It was such a joy to attend Word Alive for the first time last April, not least because praising God alongside thousands of other Christians was a new and amazing experience for me.
Through the week, I felt spiritually nourished by the wonderful gospel-centred talks, as well as by the stories I heard from students across Great Britain. I was particularly struck by a talk from Dave Gobbet, who spoke on Genesis 32:22-32, and I hope to give you a flavour of that talk as I share some of my own reflections in this blog.
A misplaced identity
As Christians in the 21st century, we can easily take for granted that we can openly come to God through Jesus. Every day, we can meet God face to face as we praise Him for His majesty and bring before Him our prayers and petitions. This relationship requires a change of heart, for we as human beings are selfish by nature. We reject God and find ourselves placing our identity in the things of this world.
In Genesis 32, we meet Jacob as he flees the life he has known for two decades. Having left his uncle Laban’s camp, he is on the run, taking with him a portion of his uncle's earthly belongings. In the uncertainty, Jacob seeks to find a new identity for himself and begins to place his trust in the things of this world.
Jacob resolves to find his identity in himself and his livelihood – much like we so often do. After all, with two wives, eleven sons and countless livestock, Jacob isn’t doing too badly for himself, is he? It is easy to fall into a trap of thinking God isn’t relevant or the blessings in our lives are our own doing. Jacob was doing just this – looking for blessing in the wrong place. Yet, God chose to meet Jacob face to face.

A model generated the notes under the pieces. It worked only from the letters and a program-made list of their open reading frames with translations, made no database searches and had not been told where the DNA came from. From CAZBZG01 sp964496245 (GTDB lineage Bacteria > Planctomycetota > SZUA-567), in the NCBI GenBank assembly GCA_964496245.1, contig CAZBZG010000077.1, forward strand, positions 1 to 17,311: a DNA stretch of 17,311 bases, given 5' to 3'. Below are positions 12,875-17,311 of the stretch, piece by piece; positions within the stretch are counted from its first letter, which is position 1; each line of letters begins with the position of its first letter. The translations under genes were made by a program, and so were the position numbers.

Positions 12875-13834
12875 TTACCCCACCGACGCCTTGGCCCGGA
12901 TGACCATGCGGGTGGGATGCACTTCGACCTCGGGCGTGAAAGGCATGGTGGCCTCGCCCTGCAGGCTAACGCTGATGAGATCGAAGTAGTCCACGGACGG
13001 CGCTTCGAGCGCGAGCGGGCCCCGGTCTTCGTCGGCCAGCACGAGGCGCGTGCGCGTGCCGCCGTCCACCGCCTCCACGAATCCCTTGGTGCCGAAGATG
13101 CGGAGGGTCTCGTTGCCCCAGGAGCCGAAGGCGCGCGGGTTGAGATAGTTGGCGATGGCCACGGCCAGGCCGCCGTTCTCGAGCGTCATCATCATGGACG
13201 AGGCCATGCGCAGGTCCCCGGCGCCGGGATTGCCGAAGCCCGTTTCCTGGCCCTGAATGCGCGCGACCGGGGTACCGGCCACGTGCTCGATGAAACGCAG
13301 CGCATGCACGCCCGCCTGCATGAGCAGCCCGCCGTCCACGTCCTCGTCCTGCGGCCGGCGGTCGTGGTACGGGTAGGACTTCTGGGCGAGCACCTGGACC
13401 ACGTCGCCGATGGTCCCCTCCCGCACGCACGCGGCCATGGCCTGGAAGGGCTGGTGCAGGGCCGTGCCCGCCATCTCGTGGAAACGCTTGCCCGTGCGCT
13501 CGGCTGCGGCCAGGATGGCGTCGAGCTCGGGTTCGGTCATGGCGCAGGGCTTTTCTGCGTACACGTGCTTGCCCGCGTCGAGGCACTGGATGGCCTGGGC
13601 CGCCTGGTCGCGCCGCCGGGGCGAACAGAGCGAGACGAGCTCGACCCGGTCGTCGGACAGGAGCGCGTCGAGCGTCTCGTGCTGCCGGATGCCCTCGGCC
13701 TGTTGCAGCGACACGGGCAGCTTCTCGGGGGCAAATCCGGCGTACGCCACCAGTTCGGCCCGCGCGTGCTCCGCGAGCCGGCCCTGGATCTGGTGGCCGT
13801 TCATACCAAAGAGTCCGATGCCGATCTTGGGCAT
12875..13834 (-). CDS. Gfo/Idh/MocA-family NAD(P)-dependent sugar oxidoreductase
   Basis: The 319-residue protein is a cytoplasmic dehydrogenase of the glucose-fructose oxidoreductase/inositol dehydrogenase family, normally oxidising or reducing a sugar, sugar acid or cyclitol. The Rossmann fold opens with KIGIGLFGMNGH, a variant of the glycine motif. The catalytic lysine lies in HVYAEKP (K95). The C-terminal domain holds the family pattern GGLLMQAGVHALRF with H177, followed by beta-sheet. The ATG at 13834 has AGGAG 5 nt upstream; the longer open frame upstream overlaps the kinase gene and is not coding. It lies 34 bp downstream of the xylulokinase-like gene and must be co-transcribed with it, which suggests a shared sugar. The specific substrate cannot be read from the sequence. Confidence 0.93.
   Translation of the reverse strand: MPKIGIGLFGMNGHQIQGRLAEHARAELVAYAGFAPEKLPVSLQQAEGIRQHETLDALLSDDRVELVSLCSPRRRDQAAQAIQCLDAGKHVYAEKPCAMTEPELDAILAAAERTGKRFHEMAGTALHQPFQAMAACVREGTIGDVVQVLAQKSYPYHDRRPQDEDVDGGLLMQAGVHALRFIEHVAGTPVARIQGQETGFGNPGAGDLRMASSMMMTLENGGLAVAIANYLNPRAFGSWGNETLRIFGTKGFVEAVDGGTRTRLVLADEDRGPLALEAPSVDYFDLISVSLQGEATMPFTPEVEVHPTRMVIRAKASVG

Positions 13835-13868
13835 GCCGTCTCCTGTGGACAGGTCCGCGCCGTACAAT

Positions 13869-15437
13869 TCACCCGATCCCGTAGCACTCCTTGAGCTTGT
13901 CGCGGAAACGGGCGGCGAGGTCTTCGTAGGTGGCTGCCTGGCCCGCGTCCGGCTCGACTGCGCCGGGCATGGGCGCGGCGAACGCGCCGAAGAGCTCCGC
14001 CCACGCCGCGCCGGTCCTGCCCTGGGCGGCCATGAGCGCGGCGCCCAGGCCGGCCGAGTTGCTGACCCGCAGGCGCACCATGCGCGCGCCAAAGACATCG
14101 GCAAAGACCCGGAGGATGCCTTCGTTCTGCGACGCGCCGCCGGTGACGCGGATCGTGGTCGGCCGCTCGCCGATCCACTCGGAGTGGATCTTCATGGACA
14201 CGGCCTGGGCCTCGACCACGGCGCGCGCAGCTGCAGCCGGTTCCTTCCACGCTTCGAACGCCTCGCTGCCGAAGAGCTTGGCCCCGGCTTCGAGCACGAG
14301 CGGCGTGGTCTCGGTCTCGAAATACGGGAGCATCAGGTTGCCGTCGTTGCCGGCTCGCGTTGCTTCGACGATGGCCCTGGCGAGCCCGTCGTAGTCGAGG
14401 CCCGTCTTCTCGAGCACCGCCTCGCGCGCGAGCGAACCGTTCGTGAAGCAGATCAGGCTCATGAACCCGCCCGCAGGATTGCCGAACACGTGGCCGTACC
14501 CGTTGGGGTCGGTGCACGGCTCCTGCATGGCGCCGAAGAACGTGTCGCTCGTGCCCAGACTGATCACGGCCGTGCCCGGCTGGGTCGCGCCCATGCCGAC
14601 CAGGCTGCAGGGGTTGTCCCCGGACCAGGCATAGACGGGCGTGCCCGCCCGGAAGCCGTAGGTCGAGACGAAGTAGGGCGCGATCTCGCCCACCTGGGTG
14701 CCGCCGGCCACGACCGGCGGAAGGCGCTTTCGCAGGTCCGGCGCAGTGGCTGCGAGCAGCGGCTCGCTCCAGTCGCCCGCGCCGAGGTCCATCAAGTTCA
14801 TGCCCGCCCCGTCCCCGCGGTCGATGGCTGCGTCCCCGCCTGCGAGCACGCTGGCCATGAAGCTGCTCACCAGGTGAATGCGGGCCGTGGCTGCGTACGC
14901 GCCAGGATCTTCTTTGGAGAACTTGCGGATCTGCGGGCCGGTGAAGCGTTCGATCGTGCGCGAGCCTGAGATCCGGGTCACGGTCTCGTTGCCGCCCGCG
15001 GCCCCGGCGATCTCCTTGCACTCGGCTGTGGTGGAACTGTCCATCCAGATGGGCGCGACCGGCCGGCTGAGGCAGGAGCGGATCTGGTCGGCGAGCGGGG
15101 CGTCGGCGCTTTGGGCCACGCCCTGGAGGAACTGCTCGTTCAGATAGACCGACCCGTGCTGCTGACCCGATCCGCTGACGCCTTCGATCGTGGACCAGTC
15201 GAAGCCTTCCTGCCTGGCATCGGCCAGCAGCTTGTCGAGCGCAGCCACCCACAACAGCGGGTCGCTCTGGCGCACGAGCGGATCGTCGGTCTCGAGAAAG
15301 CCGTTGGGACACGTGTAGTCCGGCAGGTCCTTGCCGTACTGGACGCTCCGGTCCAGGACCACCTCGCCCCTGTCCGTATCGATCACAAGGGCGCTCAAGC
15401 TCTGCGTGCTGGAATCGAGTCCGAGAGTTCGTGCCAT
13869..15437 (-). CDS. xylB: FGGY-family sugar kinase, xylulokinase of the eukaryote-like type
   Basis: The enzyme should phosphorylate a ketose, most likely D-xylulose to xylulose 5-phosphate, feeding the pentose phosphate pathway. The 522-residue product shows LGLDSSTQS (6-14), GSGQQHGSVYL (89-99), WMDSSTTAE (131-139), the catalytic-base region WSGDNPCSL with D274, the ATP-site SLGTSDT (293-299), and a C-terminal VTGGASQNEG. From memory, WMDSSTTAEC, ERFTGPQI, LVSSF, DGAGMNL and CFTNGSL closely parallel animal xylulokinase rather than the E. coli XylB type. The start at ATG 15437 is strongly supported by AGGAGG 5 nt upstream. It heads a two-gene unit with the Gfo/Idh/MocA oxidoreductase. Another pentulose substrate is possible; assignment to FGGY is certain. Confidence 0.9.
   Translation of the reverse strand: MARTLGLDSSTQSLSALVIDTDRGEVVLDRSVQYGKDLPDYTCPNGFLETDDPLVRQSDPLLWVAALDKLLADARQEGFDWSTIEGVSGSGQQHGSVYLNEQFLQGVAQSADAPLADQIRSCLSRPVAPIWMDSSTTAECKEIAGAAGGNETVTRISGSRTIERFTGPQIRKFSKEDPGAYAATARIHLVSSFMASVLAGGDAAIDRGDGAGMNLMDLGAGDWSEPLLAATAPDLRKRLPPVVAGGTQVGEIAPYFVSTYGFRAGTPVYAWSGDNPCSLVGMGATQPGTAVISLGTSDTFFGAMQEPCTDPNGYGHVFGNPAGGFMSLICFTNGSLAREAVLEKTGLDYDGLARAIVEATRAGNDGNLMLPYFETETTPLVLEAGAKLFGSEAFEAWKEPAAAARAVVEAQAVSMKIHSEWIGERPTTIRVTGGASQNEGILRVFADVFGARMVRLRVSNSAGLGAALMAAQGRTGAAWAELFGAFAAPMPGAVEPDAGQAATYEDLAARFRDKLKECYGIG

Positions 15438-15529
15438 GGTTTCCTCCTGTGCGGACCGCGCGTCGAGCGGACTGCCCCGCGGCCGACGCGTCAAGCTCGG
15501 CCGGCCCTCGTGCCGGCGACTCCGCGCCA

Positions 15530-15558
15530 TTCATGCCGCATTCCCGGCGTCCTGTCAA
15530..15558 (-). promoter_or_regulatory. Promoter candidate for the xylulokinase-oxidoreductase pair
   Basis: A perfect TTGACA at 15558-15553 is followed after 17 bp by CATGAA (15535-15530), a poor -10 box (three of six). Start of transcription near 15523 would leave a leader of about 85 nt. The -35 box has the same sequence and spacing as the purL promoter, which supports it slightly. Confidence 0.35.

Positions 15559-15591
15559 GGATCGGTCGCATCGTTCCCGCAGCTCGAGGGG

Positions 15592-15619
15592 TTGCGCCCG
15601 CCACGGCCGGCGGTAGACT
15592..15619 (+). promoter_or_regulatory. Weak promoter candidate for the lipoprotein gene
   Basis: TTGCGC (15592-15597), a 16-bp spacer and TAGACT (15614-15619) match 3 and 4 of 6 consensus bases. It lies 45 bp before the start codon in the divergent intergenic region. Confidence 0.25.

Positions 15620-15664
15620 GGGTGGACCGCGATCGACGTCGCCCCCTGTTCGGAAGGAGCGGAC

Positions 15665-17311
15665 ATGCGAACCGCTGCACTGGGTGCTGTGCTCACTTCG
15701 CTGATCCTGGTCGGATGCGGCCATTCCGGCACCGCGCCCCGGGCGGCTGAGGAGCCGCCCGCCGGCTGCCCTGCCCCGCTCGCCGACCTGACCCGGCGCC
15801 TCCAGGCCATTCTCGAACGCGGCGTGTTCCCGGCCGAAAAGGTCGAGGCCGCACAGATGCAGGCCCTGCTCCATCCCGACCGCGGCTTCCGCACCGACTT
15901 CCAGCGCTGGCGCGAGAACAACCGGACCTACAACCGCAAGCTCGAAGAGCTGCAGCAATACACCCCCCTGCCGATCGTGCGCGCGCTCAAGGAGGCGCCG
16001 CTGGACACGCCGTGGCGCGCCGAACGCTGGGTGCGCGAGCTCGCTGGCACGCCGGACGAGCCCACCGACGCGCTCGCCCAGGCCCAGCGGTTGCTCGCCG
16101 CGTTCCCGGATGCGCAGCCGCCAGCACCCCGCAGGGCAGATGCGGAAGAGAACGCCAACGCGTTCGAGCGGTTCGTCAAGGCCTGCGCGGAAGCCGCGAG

As he wrestles with his own sinful desires, God must break Jacob from these chains to bring him to Himself. Dave explained, ‘God has to break you for you to get the blessing’ – and it’s just as true for us. How can we meet God if we believe Him to be our equal? Instead, we must surrender all that we are and fully place our trust in Him. We must relinquish our pride before we can place our full identity in Him, as he designed us for.
A new identity
Towards the end of the passage, God gives Jacob a new identity. ‘Your name will no longer be Jacob, but Israel,’ the Lord says, ‘because you have struggled with God and with humans, and have overcome’ (v28). Jacob gains a new identity as someone who is in a personal relationship with God. Not only that, but God left him astounded that he survived this face-to-face meeting.
Jacob reflected, ‘I saw God face to face, and yet my life was spared’ (v30). What a picture this is, friends, of our own blessing in having a personal relationship with Jesus! What an honour that the King of Heaven wishes to directly commune with us. Even Jacob, a patriarch of Israel, was shocked that God had not only spared him, but also blessed him when he didn’t earn it.
Dave drew his talk to a close with a quote from CS Lewis:
‘If we find ourselves with a desire that nothing in this world can satisfy, the most probable explanation is that we were made for another world.’
Well friends, I invite you to be shocked afresh. Be astounded in just the same way. We have a new identity in Christ that allows us to meet God through His Word and through prayer as often as we like. It isn’t easy to remain in awe of a gift that we have for eternity; but if we find our identity in Christ and place our full trust in Him, we can be truly satisfied. I hope you’ll agree that satisfaction in a sinful world is something to praise God for!
If you have enjoyed this flavour of the teaching at Word Alive, and would like to attend next year, Word Alive is back 2-7 April 2024. If you’re interested to organise your CU’s group, you can find the details here.
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